And a fat-to-protein ratio of about 84%.

Above-average protein. Above-average fat. And below-average carbs when compared to a typical freeze-dried dog food.

Even when you consider the protein-boosting effect of the flaxseed, this looks like the profile of a freeze-dried product containing a significant amount of meat.

Yet with 63% of the total calories in this example recipe coming from fat as compared to just 32% from protein, it would be inappropriate to award this product a higher rating.

Bottom line?

Buckley Liberty is a meat-based freeze-dried dog food using a significant amount of chicken as its main source of animal protein. Unfortunately, because of its unusually high fat-to-protein ratio, this product may not be suitable for some animals and thus earns only 3.5 stars.

Recommended.

Please note certain recipes are sometimes given a higher or lower rating based upon our estimate of their total meat content and (when appropriate) their fat-to-protein ratios.

Buckley Dog Food
Recall History

The following list (if present) includes all dog food recalls since 2009 directly related to this product line. If there are no recalls listed in this section, we have not yet reported any events.

You can view a complete list of all dog food recalls sorted by date. Or view the same list sorted alphabetically by brand.

To learn why our ratings have nothing to do with a product’s recall history, please visit our Dog Food Recalls FAQ page.

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Special FDA Alert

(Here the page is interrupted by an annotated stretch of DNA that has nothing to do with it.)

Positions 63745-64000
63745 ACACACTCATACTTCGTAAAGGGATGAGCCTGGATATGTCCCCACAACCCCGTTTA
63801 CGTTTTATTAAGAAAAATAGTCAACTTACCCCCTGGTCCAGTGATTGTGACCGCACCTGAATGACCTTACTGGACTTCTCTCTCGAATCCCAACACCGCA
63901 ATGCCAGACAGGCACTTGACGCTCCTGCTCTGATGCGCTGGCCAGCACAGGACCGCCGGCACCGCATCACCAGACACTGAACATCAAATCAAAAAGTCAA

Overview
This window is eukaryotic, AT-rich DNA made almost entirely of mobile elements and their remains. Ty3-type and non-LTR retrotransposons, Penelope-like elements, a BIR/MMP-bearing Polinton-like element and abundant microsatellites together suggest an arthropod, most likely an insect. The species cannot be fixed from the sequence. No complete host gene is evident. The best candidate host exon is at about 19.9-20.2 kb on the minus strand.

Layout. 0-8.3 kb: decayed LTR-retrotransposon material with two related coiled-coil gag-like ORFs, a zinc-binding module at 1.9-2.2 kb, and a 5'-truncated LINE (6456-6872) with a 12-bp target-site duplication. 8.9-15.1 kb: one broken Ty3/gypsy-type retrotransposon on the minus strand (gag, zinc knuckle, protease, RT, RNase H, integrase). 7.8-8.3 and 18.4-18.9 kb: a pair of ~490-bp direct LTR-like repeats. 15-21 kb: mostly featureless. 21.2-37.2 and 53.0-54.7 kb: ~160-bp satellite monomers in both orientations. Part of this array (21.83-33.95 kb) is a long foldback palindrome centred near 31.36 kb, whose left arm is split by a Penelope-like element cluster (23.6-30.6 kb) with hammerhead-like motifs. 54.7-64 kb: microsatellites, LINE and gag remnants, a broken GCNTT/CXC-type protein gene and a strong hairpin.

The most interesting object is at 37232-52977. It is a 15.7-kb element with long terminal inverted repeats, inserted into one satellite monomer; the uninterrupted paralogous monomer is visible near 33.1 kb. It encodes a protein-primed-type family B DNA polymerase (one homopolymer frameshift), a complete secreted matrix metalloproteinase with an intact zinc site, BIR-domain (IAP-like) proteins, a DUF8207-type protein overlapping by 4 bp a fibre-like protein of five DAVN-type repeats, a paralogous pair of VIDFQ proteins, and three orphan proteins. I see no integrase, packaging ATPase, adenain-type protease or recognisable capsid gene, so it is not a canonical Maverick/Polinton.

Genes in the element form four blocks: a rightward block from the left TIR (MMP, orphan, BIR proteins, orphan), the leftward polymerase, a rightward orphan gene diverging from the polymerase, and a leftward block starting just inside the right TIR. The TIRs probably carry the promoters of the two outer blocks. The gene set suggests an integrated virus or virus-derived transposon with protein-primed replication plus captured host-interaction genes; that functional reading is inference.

The FDA has announced it is investigating a potential connection between grain-free diets and a type of canine heart disease known as dilated cardiomyopathy. Click here for details.

A Final Word

The descriptions and analyses expressed in this and every article on this website represent the views and opinions of the author.

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Each review is offered in good faith and has been designed to help you make a more informed decision when buying dog food.

However, due to the biological uniqueness of every animal, none of our ratings are intended to suggest feeding a particular product will result in a specific dietary response or health benefit for your pet.

For a better understanding of how we analyze each product, please read our article, "The Problem with Dog Food Reviews".

Remember, no dog food can possibly be appropriate for every life stage, lifestyle or health condition. So, choose wisely. And when in doubt, consult a qualified veterinary professional for help.

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Notes and Updates

08/04/2018 Last Update